Northam forges ahead on Booysendal

[] — NORTHAM will spend R340m on early work at its R3bn Booysendal platinum project ahead of the start of construction in July. The group posted an interim dividend of 20 cents despite a 42% decline in earnings for the period, which was knocked by a stronger rand.

Northam, which had cash and equivalents of R975m and no debt at end-December 2009, will fund initial capital outlays at Booysendal out of its cash reserves. Booysendal is a massive, relatively shallow platinum deposit with a resources of 100 million ounces (oz) of platinum group metals (PGMs) on which Northam’s future depends.

The first phase of the project could lift Northam’s sales by 130,000 oz of PGMs a year. The second phase will add a further 115,000 oz a year, bringing the Booysendal contribution to Northam to a total of 245,000 oz.

Northam, a R17.5bn company listed on the JSE, currently operates a geologically complex mine which is one of the deepest in the platinum sector.

“Shareholders will be kept informed of further funding arrangements in tandem with the unfolding of the company`s major shareholder`s unbundling strategy,’ Northam said in a statement.

Mvelaphanda Resources, a R10.9bn company, owns 63% of Northam and it is weighing the unbundling of its stake in Northam Platinum, divesting of its remaining stake in Gold Fields, and disposing of a 20.7% (fully diluted) holding in Trans Hex, a diamond firm. This would resolve the issue of Mvela’s status as a pyramid holding company on the JSE

By Mvela unbundling its stake in Northam a lot of pent up value is expected to be released in the platinum company, possibly leading to a re-rating of the share, with improved liquidity in the shares, increased cash levels and unfettered growth prospects.

Northam’s wholly owned Booysendal prospect is regarded to have received little to no recognition from the market because of perceptions that cash flows from the group are inhibited because holding company Mvela needed the best dividend inflows possible to finance a mountain of debt.

One of the scenarios is that Northam is likely to issue shares to raise the roughly R3.05bn it needs to build the first phase of the Booysendal project. Mvela, which will have disposed of its remaining 39 million Gold Fields shares, could then follow its rights and then unbundle all its Northam shares to its shareholders and dissolve the company.

Mvela has been trickling Gold Fields shares into the market and is now down to around 35 million shares. The average price received is apparently around R112 per share sold. There is no deadline on when the Gold Fields shares must be sold and Mvela is keen to achieve the best possible price it can.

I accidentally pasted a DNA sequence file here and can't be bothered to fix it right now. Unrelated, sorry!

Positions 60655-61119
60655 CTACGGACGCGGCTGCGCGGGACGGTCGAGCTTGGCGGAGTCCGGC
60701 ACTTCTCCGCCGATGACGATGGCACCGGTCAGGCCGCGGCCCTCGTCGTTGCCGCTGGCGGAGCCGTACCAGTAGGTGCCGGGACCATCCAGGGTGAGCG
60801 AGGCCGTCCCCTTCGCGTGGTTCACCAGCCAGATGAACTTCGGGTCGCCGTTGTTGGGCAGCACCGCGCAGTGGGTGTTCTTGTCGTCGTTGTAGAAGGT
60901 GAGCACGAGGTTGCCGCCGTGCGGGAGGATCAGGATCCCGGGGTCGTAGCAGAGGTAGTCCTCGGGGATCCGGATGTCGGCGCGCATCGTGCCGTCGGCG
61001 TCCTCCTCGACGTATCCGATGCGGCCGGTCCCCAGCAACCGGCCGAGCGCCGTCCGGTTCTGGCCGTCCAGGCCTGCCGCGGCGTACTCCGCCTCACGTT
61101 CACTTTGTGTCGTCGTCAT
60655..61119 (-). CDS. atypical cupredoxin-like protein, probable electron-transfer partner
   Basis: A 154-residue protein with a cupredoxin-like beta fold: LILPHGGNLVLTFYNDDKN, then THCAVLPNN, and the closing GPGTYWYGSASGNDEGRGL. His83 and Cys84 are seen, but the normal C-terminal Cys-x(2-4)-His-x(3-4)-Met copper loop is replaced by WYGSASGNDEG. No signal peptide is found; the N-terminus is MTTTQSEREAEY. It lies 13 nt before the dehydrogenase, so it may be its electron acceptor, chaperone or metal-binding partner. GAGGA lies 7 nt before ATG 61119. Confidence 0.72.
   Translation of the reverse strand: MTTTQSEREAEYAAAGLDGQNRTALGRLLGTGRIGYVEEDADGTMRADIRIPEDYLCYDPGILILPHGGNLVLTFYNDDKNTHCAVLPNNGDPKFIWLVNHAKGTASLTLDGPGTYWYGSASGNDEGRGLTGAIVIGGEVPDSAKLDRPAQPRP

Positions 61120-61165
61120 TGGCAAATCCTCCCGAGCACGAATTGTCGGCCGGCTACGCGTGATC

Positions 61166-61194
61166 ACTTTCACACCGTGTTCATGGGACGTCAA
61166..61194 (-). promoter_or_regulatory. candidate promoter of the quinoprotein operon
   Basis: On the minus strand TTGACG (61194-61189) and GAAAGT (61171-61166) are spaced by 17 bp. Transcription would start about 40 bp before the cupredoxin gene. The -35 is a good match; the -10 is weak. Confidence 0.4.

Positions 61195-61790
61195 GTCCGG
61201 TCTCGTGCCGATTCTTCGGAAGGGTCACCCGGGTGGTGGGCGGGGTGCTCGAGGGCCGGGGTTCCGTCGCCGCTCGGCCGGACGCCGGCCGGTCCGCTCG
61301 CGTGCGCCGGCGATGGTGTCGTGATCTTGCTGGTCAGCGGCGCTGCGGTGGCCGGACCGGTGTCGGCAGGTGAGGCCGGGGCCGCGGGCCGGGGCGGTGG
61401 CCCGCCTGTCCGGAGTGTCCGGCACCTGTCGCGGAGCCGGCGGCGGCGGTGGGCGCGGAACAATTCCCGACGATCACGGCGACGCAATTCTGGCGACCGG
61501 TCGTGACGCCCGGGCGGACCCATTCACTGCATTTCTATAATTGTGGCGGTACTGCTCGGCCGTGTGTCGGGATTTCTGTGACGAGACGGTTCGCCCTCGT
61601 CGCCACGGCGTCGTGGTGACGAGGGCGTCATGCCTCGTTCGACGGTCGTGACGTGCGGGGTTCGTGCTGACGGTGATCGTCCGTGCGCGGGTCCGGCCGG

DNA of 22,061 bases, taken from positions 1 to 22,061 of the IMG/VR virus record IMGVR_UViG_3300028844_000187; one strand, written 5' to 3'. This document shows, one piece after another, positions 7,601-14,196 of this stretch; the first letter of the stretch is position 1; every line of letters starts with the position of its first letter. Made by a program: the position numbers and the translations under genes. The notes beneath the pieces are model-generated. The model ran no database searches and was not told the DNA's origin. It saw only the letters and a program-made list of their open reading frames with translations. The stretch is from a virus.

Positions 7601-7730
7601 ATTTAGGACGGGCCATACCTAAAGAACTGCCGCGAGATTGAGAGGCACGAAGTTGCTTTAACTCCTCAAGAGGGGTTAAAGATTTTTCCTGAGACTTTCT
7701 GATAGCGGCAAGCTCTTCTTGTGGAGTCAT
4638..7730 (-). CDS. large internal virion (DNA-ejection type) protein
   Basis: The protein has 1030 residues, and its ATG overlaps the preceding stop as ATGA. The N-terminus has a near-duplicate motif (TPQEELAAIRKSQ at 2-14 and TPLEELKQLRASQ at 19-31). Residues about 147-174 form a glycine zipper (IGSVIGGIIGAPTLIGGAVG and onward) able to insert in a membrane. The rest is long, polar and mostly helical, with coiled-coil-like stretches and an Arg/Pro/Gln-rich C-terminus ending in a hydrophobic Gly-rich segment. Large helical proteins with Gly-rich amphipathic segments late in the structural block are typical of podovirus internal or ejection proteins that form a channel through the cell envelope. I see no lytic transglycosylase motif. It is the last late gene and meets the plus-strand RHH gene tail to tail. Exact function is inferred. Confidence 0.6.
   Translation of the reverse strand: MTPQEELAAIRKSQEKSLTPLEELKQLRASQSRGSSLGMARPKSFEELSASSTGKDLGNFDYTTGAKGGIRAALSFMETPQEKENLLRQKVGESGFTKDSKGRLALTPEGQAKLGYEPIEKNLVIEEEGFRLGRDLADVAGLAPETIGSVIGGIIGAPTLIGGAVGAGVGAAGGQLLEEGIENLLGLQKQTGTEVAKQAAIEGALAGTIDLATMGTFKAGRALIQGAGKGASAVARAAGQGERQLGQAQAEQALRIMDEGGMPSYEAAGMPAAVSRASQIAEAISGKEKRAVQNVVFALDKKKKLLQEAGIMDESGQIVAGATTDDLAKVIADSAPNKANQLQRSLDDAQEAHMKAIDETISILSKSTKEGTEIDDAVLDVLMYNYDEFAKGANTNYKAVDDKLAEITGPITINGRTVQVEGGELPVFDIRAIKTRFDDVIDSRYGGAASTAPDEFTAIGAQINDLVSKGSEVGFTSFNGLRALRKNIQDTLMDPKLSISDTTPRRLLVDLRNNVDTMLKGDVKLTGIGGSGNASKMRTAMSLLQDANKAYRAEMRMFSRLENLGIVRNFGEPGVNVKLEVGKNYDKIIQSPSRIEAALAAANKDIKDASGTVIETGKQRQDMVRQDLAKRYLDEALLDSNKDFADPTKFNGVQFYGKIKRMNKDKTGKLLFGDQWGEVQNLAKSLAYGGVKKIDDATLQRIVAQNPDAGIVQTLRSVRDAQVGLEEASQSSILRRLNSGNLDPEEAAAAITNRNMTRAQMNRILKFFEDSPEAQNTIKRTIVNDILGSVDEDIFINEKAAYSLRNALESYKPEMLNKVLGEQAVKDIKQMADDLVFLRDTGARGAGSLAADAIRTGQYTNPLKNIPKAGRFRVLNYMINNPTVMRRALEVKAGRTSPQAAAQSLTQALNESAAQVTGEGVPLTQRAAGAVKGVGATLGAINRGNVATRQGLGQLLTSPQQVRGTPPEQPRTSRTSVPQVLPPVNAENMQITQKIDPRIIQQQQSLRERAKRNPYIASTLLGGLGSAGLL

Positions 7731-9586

Early this year, Miningmx reported Kazakh resources group Eurasian Natural Resources Corporation (ENRC) was understood to be in discussions regarding a possible bid for Mvela. Mvela spokesman James Wellsted declined to comment on the speculation and said the company’s focus was to get rid of the pyramid structure and unlock value for shareholders.

“With mine development now underway and a standalone funding and development solution for Northam not immediately obvious, we speculate that a strategic investor solution may now finally be on the horizon with Aquarius Platinum or ENRC the most obvious partners,” Liberum Capital said in a note.

Another analyst said the grade from Booysendal wasn’t particularly good and that the proper functioning of the dense media separator (DMS) which would discard 30,000 tonnes per month (tpm) of material from run of mine production of 150,000 tpm.

“The two important things for Booysendal are to get the DMS working properly because if they don’t this deposit isn’t such a dripping roast. The other thing is to not have an overrun on their R3bn capex,” said Leon Esterhuizen from RBC Capital Markets.

Esterhuizen said it would make perfect sense for ferrochrome group ENRC to make a play for Northam.

Looking ahead, Northam said it expects lower production of metals in concentrate for the remainder of its financial year to end-June, but sales revenue should remain flat compared to the first half.

“Should the rand basket price remain at its current levels, earnings in the second half of the financial year are likely to be similar to those of the first half,’ it said. Northam’s first half earnings were 42% lower at R216m.

Sales revenue increased eight percent to R1.7bn while total operating costs were up 13% at R1.1bn on the back of higher labour, services and consumable costs.

A one-third improvement in sales volumes to 197,206 oz of PGMs offset a 21% decrease in the rand price for the basket of metals Northam produces as the stronger rand and lower dollar price for platinum group metals weighed on the group.

Northam bought 1,013 kg of PGMs in concentrate from Platmin, the newest producer on the Western Limb. Analysts questioned whether Northam was making any profit on this material. CEO Glyn Lewis said the contribution from nickel, copper and other base metals in the concentrate meant Northam was returning a small profit.

Northam is bulking up on material to feed the Heraeus plant in the Eastern Cape.

“At current consensus metal prices, the group is cash positive at an operating level, has no debt and should be able to commence with the development of Booysendal from internal retentions,’ it said.